Note: This is an archived Handbook entry from 2010.
|Dates & Locations:|| |
This subject has the following teaching availabilities in 2010:Semester 2, Parkville - Taught on campus.
Timetable can be viewed here. For information about these dates, click here.
|Time Commitment:||Contact Hours: A 2.5 hour seminar per week |
Total Time Commitment: 2.5 contact hours/week, 6 additional hours/week. Total of 8.5 hours per week.
|Prerequisites:||37.5 points of second/third-year subjects in German language. European studies students wishing to enrol in this subject would normally have completed 37.5 points of European studies at second/third year.|
|Recommended Background Knowledge:||none|
|Non Allowed Subjects:||Students who have completed 126-471 East Meets West Since Unification are not allowed to enrol in this subject.|
|Core Participation Requirements:||
For the purposes of considering requests for Reasonable Adjustments under the Disability Standards for Education (Cwth 2005), and Students Experiencing Academic Disadvantage Policy, academic requirements for this subject are articulated in the Subject Description, Subject Objectives, Generic Skills and Assessment Requirements for this entry. |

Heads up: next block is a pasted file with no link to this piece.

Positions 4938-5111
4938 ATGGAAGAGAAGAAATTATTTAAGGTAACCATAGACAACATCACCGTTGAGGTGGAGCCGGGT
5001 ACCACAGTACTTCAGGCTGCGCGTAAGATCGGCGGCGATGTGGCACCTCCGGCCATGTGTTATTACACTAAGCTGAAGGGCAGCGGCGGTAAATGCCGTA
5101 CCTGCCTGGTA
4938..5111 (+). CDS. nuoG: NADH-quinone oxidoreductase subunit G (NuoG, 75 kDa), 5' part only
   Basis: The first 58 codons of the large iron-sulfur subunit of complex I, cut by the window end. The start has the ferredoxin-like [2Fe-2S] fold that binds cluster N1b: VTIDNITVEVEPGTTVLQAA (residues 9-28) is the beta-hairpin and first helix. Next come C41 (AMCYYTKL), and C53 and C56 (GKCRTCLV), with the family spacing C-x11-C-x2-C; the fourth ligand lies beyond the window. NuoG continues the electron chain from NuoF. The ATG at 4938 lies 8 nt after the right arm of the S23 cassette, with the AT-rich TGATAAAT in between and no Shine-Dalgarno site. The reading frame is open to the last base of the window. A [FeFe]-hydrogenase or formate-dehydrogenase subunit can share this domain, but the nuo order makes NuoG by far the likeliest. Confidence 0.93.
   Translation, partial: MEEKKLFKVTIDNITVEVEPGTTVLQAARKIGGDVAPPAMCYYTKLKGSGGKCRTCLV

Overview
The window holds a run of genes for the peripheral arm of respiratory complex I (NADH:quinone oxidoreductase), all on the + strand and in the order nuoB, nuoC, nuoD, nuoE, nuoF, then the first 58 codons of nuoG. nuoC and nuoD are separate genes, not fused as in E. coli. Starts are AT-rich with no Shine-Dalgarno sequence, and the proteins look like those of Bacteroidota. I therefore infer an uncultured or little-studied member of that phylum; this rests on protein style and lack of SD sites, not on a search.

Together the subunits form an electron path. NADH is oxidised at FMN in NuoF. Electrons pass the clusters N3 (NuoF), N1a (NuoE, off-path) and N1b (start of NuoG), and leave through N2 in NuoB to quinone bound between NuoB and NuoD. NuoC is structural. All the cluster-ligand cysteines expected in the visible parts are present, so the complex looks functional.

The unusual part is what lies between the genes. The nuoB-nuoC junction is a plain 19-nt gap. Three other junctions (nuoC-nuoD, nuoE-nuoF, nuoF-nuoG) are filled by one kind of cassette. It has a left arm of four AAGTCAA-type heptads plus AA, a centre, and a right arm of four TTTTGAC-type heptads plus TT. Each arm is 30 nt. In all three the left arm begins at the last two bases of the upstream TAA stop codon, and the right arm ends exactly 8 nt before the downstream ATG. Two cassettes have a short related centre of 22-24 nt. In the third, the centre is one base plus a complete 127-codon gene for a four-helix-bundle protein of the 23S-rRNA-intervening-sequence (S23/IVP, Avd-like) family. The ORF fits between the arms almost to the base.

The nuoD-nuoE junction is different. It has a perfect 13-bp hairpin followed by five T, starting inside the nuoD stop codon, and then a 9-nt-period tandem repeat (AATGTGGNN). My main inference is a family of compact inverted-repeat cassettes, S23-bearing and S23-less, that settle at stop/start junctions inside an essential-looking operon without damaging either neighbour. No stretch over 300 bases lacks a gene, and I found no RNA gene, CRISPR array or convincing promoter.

The University is dedicated to provide support to those with special requirements. Further details on the disability support scheme can be found at the Disability Liaison Unit website: http://www.services.unimelb.edu.au/disability/
CoordinatorProf Alison Lewis
This subject examines German responses to German unification and the still faught question of german unity. Does to be German still mean to be West German? What has the result of unification been on East German identity and their sense of belonging to the new Germany? These questions of identity and "imagined" community will be examined by comparing and contrasting works by East and West German writers from the decade since unification. On completion of the subject students should have acquired a detailed knowledge of a selection of representative German texts since 1989 and an appreciation of the socio-historical context in which these texts were produced and read.
|Assessment:||A 1000 word class paper during semester 30%, and an essay of 3000 words (end of semester)70%.|
|Breadth Options:|| |
This subject potentially can be taken as a breadth subject component for the following courses:
You should visit learn more about breadth subjects and read the breadth requirements for your degree, and should discuss your choice with your student adviser, before deciding on your subjects.
|Fees Information:||Subject EFTSL, Level, Discipline & Census Date|
|Notes:||This subject is taught in German. Formerly available as 126-032. Students who have completed 126-032 are not eligible to enrol in this subject.|
Diploma in Modern Languages (German) |
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